If you have future plans to sell or buy a car, you need to learn how to calculate a second hand’s value. You would want to protect yourself from predatory sales and price manipulations so it would be best if you can do it on your own. For most car owners, the Kelley Blue Book is a little difficult to deal with when it comes to getting a reasonable price estimate for used cars; that is if you don’t know where to start.
It may prove to be a challenging ordeal at first but still, it is not an impossible feat to consider. You can still find and purchase a used car that is still in good condition by using the Kelley Blue Book. The Kelley Blue Book has all the information that you need whether you’re planning to purchase a brand-new or used car.
Steps on How To Check you Car Value With Kelley Blue Book Online
The Kelley Blue Book is the recognized leader in determining used car values. The online site is very easy to use.
- Go to the Kelley website.
- Input the requested data: Year, Make and Model
- Enter your zip code
- Select which type of value you’re looking for: Trade, Retail, Private Party
- Select the correct trim
- Select the correct transmission, enter the mileage and specify which options it has
- Select the vehicle’s condition
- View the selected value
This database also provides inside track information on how to properly negotiate with dealers of secondhand cars. But of course, the Kelley Blue Book is not the only reliable source for finding price estimates on cars. It can be a good platform to start, but you still need to do a little bit more research and your homework so you can get the best value for your money.
Try Taking Notes During Your Reasearch
So first things first, you may want to write down the price of the car that you’re planning to buy, and then consult with the Blue Book to verify the information. Other reliable online sources include Edmunds and AutoTraders.com. Expect different estimated values from these various sources, but that shouldn’t trouble you. They’ll serve as your guide in coming up with the right price anyway.
So when you have a good range of price estimates, you can then take your notes to the dealership, and when you negotiate, don’t forget to ask about them to your dealer. It is imperative that you do not quote or directly refer your estimated prices to the salesman. Because most of the time, these dealers would wave them off and tell you they’re inaccurate, so in the end, you will be left hanging with no leverage.
Try not to get too excited, don’t tell them the kind of car that you’re eyeing to buy right away the moment you walk into the showroom or lot. You could feign disinterest on the cars on display, especially when they’re referring to the other cars that are not in your line of interest. Politely decline price offers and stick to your choice. You can then point your car of interest to your dealer like it’s an afterthought, a spur-of-the-moment decision. Now it’s time to assess your chosen car.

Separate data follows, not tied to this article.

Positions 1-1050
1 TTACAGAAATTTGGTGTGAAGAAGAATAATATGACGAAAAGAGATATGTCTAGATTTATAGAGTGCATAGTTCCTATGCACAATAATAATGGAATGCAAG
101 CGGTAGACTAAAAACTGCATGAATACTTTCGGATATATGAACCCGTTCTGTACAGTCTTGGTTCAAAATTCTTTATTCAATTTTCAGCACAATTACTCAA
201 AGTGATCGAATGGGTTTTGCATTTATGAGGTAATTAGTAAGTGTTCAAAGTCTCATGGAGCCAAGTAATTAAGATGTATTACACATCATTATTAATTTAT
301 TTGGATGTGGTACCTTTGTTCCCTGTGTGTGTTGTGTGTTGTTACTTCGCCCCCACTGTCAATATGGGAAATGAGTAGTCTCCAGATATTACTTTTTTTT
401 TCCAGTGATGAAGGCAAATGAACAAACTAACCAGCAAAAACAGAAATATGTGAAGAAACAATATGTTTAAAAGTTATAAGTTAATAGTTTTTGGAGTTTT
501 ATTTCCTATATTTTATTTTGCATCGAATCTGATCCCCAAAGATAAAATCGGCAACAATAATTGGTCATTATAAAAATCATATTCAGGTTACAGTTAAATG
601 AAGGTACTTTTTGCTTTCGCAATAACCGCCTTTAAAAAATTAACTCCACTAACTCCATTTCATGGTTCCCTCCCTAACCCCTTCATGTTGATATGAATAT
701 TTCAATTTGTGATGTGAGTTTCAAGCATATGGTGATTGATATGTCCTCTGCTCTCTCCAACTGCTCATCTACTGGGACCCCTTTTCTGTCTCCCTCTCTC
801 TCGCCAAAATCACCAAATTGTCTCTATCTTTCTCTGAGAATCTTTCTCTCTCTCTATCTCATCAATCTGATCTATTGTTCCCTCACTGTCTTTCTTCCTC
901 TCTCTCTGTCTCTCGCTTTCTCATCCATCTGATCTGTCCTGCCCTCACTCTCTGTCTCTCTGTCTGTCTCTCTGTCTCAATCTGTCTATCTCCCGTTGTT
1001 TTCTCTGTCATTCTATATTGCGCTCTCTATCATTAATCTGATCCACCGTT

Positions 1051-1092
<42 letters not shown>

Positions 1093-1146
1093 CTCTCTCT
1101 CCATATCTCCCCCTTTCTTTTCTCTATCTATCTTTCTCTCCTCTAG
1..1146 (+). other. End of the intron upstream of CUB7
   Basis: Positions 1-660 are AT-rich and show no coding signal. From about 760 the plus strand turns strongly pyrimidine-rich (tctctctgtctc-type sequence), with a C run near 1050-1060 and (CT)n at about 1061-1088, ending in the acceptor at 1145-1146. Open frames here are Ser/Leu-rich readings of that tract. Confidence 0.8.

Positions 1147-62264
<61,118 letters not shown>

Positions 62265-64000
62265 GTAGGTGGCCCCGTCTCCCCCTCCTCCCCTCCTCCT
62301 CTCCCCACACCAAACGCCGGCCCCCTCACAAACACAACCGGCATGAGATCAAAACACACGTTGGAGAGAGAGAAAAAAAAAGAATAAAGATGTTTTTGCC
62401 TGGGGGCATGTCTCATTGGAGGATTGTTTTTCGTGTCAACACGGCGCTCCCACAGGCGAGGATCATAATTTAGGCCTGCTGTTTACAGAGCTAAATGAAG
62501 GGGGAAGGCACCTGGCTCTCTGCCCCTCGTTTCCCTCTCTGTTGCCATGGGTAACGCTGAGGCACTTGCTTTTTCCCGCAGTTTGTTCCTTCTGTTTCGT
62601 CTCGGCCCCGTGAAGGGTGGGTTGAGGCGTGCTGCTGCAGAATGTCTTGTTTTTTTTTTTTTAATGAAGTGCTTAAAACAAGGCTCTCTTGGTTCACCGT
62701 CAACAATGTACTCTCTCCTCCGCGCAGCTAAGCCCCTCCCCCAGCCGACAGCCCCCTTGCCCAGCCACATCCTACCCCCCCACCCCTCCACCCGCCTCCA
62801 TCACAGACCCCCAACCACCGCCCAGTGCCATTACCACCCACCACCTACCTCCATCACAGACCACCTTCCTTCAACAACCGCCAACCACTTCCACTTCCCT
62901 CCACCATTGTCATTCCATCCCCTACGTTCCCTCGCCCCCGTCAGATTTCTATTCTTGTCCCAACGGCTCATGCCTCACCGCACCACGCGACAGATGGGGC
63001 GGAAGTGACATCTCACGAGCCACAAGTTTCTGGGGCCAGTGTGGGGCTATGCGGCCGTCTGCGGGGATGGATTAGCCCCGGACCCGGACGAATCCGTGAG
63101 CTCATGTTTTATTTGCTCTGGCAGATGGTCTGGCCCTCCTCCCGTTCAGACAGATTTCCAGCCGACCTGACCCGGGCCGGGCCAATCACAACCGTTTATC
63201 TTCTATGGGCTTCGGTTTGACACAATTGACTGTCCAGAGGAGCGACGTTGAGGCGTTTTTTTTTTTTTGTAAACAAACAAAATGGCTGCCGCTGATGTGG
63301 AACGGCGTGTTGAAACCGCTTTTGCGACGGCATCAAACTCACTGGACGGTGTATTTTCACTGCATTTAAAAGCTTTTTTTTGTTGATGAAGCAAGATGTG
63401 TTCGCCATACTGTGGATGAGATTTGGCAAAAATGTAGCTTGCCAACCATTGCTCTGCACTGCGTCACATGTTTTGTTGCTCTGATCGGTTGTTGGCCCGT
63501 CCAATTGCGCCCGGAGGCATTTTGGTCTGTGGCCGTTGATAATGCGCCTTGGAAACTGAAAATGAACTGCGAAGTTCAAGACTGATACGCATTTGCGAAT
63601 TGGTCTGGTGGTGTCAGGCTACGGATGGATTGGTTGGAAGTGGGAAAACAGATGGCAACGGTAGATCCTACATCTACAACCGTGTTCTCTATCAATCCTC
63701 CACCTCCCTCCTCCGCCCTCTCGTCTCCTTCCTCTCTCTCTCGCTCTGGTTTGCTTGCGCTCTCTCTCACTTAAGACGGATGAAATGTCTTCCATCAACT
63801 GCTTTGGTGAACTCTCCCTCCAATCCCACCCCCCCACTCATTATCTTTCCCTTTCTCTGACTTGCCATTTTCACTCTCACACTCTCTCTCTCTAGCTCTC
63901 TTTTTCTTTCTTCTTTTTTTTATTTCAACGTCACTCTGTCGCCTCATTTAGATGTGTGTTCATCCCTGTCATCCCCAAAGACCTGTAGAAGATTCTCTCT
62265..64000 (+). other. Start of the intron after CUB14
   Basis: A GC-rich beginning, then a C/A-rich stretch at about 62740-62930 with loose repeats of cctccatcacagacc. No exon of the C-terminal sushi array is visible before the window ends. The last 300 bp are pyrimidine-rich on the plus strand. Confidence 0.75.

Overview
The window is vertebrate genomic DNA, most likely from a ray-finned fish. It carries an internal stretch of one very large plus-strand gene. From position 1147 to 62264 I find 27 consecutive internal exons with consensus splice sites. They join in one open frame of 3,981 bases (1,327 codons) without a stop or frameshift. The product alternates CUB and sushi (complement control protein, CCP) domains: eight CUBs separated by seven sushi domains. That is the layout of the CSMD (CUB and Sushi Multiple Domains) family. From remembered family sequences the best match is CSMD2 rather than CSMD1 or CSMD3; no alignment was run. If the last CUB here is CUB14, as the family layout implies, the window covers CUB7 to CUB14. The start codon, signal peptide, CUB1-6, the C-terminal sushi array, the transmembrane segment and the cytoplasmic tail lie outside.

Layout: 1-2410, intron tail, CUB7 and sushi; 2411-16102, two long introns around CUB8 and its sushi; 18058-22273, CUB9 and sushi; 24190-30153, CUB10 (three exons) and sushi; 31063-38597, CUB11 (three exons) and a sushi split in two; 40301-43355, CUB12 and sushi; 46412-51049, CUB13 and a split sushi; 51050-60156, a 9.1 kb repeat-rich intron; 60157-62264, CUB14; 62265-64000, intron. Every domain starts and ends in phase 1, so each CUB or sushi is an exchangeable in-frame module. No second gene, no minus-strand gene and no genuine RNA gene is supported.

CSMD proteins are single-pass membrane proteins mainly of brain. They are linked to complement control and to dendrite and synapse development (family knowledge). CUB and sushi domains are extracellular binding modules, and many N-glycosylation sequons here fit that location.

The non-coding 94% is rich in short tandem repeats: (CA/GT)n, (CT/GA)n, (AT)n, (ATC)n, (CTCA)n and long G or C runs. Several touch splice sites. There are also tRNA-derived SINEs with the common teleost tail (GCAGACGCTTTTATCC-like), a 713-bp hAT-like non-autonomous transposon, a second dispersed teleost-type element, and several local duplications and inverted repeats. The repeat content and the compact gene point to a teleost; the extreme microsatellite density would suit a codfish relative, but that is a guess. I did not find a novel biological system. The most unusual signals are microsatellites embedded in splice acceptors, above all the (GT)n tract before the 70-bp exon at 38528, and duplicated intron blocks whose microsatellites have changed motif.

Take some time to check out all its features. Some buyers would put up an act of disinterest in a car’s stereo or color, but they think the gas mileage is good. Your dealer would take the bait and then afterwards, you could give a small estimated price to start the negotiation with. Keep your offered price close to your researched estimates; try to not go too low on your offer. Otherwise, your dealer would think that you’re not seriously buying a car. Expect a counter offer from your dealer once you make your own offer, so try to adjust your price negotiations until you both come up with the same price that you would want to pay for the car.
Frequently Asked Questions for Used Cars, Plus Kelley Blue Book Values
- What is the Kelley Blue Book for? This book started its humble beginnings in the 1920s. It was created by a freelance salesman who disposes used cars. He formulated the Kelley Blue Book in order to help everyday buyers and neophyte sellers to come up with a reasonable resale price for a used vehicle. The very first edition was published in 1993, but today, one can get their hands on the KBB online. The book indicates values, price estimates, and trending car models and it has been used as a guide for coming up with a good price estimate for a certain vehicle.
- How does the KBB determine car value? The car in question holds information such as mileage, present condition, model, make, and year. Each car also has a specific geographic location; the Kelley Blue Book serves as a benchmarking medium to obtain leverage between buyers and sellers.
- How can I determine my car’s value? Log on to the Kelley Blue Book website for an easy, fuss-free price determination. Go to kbb.com for more details. You can also check out the NADA Appraisal Guide aside from the KBB. This is another extensive and informative source for determining your car’s value.
- Is the Blue Book required for determining the value of a car? KBB is known as the gold standard for getting a reasonable price estimate for a certain car. It is updated bi-monthly so you will have a good grasp of updated market trends when it comes to vehicle entrepreneurship.
- What if I get an offer of less or more than the car value found in the book? Bear in mind that the Kelley Blue Book only serves as a basic guide or benchmark. As a client, it is your responsibility to check the actual condition and body value of the car that you want. You may hire a mechanic to do the overall assessment for you if you think you can do it on your own. Make room for negotiation and assess the actual condition of the car. It would be best if you ask for a record of taxes, previous accidents if there are any, and the market for potential sellers or buyers.
- Can I get the same information for a new car? Yes. You can definitely get pertinent information regarding a brand new vehicle in the Kelley Blue Book. This is because buyers would also want to know how much purchasers pay for brand new cars.